Written answers

Thursday, 4 July 2024

Photo of Richard Boyd BarrettRichard Boyd Barrett (Dún Laoghaire, People Before Profit Alliance)
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86. To ask the Minister for Finance if he will introduce a digital tax on the profits of social media companies to fund the replacement of the current TV licence fee and provide the funding necessary to safeguard the future of public service broadcasting; and if he will make a statement on the matter. [28563/24]

Photo of Jack ChambersJack Chambers (Dublin West, Fianna Fail)
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As has been stated on numerous occasions, this Government is committed to the reform of the TV licence. A long-term funding is model is needed, to deliver effective reform and ensure that a secure, sustainable funding model is put in place for our public service media.

Government is committed to the introduction of a new sustainable and fair funding model during its term of office. Following consideration of the report of the Future of Media Commission in 2022, Government decided not to accept its recommendation to replace the TV licence model with direct Exchequer funding of Public Service Media. Instead, Government decided to reform and enhance the existing funding model, thereby maintaining the link between public service content providers and the public, retaining and building on the existing annual revenue, and guaranteeing the continued independence of the broadcasting sector

The events regarding RTÉ last year paused a decision on the future direction of media funding. Since then, two independent reviews into RTÉ have been completed, carried out by Expert Advisory Committees appointed by Government, and the reports have recently been published. As Minister Martin has stated, discussions on the matter are continuing and a final decision on this matter will be made prior to the Dáil summer recess.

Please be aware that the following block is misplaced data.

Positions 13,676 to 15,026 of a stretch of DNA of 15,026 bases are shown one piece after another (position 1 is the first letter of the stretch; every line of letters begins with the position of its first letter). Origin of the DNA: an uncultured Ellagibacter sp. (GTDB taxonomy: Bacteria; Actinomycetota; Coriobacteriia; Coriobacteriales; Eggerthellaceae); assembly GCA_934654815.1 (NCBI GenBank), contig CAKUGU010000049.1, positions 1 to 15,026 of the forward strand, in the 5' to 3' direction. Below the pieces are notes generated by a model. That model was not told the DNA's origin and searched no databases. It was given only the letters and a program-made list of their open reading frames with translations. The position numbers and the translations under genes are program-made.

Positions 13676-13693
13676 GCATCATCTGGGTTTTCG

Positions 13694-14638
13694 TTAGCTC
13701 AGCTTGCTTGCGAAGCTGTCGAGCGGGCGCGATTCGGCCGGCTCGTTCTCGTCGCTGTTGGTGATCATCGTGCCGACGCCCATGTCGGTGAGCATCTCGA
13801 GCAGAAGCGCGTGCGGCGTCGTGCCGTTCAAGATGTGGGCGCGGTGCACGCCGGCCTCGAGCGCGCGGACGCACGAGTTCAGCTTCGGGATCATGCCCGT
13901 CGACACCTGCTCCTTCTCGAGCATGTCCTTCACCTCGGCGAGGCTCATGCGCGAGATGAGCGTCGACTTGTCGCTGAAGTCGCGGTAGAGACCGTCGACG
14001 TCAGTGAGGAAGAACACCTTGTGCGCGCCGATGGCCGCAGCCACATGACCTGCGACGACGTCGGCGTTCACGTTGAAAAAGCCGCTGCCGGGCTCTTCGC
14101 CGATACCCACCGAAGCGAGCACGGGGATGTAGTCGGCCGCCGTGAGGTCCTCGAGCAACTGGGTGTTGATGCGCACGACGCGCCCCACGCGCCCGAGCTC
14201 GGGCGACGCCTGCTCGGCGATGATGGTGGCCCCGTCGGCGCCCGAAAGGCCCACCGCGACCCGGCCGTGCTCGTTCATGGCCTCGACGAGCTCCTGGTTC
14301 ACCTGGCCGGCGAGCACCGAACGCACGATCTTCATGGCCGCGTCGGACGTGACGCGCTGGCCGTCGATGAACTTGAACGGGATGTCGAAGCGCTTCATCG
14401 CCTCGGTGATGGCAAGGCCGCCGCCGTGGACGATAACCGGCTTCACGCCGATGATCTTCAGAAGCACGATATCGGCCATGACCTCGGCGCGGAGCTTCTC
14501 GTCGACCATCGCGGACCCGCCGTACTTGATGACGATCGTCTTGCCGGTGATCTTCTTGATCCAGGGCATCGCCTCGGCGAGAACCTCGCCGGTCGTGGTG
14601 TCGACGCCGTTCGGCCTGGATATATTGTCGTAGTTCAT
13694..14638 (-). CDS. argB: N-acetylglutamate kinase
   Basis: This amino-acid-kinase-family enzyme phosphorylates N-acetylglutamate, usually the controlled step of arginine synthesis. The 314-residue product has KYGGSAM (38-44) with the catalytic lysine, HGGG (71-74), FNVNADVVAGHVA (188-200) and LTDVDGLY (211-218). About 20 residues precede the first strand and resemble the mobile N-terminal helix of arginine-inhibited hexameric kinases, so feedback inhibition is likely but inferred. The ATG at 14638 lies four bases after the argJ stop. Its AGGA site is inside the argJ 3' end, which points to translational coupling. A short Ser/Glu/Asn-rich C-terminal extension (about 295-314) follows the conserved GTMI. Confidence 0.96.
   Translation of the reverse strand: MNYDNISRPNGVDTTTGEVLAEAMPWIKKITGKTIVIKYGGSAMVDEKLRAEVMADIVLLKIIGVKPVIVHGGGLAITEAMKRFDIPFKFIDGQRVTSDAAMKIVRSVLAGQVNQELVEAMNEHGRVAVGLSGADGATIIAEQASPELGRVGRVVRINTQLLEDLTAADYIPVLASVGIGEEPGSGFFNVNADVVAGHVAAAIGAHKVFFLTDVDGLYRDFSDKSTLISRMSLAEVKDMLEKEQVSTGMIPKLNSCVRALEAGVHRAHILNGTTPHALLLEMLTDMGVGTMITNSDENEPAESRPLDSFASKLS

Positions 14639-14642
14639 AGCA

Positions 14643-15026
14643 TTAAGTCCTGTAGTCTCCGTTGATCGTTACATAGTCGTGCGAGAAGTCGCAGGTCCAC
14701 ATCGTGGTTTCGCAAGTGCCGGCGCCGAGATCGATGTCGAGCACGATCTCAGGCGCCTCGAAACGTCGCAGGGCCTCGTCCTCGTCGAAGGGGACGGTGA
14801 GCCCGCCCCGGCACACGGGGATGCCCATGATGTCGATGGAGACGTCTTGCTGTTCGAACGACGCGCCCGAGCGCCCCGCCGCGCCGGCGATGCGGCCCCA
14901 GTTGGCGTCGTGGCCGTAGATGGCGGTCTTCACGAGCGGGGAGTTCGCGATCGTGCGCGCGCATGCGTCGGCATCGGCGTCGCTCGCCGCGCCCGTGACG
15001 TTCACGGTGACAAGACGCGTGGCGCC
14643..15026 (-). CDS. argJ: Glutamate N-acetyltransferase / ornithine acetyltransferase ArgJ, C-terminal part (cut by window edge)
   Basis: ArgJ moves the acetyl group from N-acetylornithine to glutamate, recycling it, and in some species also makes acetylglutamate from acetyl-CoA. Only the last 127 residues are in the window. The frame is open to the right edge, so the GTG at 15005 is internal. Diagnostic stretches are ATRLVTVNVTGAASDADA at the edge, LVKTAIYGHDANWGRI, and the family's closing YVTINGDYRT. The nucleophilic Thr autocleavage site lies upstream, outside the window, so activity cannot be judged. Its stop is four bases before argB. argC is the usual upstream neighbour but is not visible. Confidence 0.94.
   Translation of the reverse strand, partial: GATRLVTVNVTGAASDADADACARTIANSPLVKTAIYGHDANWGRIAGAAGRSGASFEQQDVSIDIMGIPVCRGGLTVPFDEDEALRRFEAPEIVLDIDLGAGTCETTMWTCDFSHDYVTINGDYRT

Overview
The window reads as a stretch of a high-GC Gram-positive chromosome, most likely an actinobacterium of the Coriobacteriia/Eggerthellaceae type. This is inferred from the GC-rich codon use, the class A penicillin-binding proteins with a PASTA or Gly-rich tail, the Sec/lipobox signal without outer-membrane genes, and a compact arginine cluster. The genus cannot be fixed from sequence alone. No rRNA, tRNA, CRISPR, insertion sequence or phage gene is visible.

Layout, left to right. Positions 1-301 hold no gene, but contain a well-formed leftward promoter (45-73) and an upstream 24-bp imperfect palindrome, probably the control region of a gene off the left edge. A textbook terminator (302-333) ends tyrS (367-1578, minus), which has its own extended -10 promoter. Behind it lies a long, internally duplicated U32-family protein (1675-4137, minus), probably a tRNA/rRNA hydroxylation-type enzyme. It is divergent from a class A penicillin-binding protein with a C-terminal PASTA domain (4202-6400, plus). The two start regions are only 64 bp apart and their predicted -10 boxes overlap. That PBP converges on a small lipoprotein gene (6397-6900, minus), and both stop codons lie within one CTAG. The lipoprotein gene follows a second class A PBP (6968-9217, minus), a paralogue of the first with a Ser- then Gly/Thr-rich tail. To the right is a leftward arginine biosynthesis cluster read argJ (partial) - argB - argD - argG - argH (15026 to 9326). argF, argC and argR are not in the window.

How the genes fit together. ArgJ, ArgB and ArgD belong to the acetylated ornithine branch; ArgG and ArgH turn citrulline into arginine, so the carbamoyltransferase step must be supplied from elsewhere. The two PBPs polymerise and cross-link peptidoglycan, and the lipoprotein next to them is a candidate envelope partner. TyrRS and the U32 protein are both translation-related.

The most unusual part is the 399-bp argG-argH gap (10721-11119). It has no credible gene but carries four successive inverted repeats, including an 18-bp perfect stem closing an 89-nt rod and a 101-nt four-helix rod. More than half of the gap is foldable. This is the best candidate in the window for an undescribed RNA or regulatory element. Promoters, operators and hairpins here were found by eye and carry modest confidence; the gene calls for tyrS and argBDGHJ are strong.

It would not be appropriate for me to comment further until the Government has completed its consideration of the matter.

Regarding a digital tax on the profits of social media companies, the Deputy will be aware that in 2018 the European Commission proposed a digital services tax based on a €750 million global revenue threshold and an EU-wide €50 million revenue from in-scope services threshold. This proposal was received negatively. Subsequently, negotiations by the OECD and the G20 on reforms to the international system of taxation led to the OECD Two-Pillar Solution to Address the Tax Challenges Arising from the Digitalisation of the Economy in October 2021.

I note that Pillar One of the OECD Agreement provides for the standstill and removal of unilateral measures such as digital services taxes. It is important that any proposal for additional taxation avoids raising trade tensions and does not undermine the ongoing development and implementation of the OECD agreement. I believe that a global approach is preferable to unilateral measures like a targeted tax on social media companies.


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